Polar Vortex: Aerial Photos of Frozen Chicago, Niagara Falls and New England

The Polar Vortex that has gripped the Midwest for days has moved eastward into New England. The air behind it should warm up quickly; temperatures in Illinois are expected to rise by as much as 80 degrees over the next couple of days.

But ahead of the big thaw, photographers took to the air over Chicago to capture stunning aerial photos of the city seemingly trapped in the ice covering Lake Michigan. Snow covers Soldier Field football stadium, while ice builds up around Navy Pier.

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In this aerial photo, ice covers the surface of Lake Michigan, surrounding the city of Chicago, Illinois.  Scott Olson/Getty Images
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Snow covers Soldier Field in Chicago. Scott Olson/Getty Images
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Ice builds up around Navy Pier in Chicago. Scott Olson/Getty Images
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A ship is gripped by the ice covering Lake Michigan.  Scott Olson/Getty Images
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Snow covers boat docks near downtown Chicago.  Scott Olson/Getty Images
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Frozen waves are seen on Lake Michigan.  Scott Olson/Getty Images
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Snow and ice covers the rooftops of homes in Chicago. Scott Olson/Getty Images

Across the Midwest this week, more than 30 record lows were shattered. The National Weather Service said it has been more than 20 years since the Midwest and Northeast last experienced a similar blast of freezing air. The service reported that the town of Cotton in Minnesota had the lowest national temperature at minus 56 degrees Fahrenheit (minus 48 C).

Accuweather reported that the wind chill made it feel like minus 77 F in Thief River Falls, Minnesota, on Tuesday evening.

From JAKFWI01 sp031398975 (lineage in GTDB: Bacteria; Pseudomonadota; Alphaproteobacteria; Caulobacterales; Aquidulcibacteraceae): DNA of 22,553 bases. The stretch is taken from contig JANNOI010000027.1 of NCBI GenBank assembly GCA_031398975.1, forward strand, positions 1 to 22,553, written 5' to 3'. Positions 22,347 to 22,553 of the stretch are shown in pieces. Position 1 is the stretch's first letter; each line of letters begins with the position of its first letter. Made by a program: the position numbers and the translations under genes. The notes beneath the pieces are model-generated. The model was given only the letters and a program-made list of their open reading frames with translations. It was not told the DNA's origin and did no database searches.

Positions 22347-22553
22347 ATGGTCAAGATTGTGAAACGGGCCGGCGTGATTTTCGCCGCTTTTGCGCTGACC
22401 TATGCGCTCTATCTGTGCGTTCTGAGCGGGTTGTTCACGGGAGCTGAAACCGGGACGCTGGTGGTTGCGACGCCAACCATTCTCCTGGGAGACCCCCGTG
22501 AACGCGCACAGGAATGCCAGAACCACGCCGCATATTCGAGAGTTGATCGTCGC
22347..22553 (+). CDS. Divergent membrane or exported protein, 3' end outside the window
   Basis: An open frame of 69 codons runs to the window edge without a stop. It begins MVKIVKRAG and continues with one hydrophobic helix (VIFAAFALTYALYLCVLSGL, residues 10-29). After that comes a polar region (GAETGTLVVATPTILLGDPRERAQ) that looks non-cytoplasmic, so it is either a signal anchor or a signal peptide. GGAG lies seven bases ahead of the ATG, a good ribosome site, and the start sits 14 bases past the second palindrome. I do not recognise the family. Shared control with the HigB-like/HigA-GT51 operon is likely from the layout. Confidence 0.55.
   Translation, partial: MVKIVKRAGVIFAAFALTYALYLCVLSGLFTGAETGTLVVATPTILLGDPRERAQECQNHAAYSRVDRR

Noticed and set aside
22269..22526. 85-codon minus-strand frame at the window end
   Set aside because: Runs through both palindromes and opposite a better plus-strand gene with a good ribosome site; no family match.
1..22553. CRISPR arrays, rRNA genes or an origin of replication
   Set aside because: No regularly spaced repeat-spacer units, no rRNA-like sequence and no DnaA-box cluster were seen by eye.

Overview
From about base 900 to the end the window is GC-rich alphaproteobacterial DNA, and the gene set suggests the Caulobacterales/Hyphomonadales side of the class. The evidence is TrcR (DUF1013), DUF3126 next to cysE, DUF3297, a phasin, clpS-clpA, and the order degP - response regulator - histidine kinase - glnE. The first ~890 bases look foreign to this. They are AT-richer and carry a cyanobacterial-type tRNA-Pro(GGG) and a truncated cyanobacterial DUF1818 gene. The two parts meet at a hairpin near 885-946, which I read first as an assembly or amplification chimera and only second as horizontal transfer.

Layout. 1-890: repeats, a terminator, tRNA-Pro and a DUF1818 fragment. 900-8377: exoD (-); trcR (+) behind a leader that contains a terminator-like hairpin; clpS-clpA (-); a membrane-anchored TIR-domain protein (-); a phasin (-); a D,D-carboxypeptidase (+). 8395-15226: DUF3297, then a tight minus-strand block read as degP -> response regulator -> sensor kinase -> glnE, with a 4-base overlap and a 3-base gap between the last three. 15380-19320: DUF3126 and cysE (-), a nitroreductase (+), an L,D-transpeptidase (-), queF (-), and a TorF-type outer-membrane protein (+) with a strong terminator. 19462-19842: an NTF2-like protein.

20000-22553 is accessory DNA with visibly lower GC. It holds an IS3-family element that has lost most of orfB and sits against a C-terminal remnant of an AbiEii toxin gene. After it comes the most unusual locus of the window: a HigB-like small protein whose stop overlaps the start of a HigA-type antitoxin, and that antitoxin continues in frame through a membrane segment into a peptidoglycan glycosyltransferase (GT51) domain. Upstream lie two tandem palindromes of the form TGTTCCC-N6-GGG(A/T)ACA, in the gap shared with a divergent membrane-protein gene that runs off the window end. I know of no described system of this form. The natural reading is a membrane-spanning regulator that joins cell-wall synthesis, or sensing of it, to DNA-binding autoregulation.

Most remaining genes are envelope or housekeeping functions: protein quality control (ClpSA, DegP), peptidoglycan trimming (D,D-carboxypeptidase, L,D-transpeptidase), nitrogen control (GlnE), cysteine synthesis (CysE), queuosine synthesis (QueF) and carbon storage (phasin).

The Arctic temperatures have been blamed for at least 21 deaths. The cold was so severe that frostbite could set in within minutes, making simply going outside potentially deadly. States of emergency were issued in Wisconsin, Illinois and Michigan, leading to the closure of schools and businesses, while more than 2,000 flights were canceled nationwide on Thursday.

Amazing photos show ice formations created by falling water and mist around the partly frozen Niagara Falls, as temepratures plunged well below zero on the U.S.-Canadian border.

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A visitor takes a selfie on the U.S. side of the falls, as seen from Niagara Falls, Ontario, Canada. Lars Hagberg/AFP
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Ice covers the American Falls, as seen from Niagara Falls, Ontario, Canada. Lars Hagberg/AFP
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People walk past trees covered in ice from the mist of Niagara Falls in Ontario, Canada. Lars Hagberg/AFP

The deep freeze has now plunged into New England, bringing subzero temperatures and dangerous wind chills. Tom Hawley from the National Weather Service told the Associated Press that Whitfield in New Hampshire experienced a low of 14 below zero.

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Ice covers the shore and salt marshes along the Merrimack River as it heads towards the Atlantic Ocean in Newburyport, Massachusetts. Joseph Prezioso/AFP
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Ice floes fill the Merrimack River as it heads towards the Atlantic Ocean in Newburyport, Massachusetts. Joseph Prezioso/AFP
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The marshes around Logan Airport in Boston, Massachusetts are frozen. Joseph Prezioso/AFP

Temperatures will rise to well above zero across the Midwest today. By Saturday the Upper Midwest should be seeing highs in the 30s or low 40s, while the central Plains may even hit the 60s.

Jeff Masters, meteorology director of Weather Underground told AP: "I don't think there's ever been a case where we've seen (such a big) shift in temperatures" in the winter. "Past record-cold waves have not dissipated this quickly. Here we are going right into spring-like temperatures."

Homeowners and drivers are warned that the dramatic warming may cause burst water mains and pipes and lead to potholes, bent wheel rims and flat tires.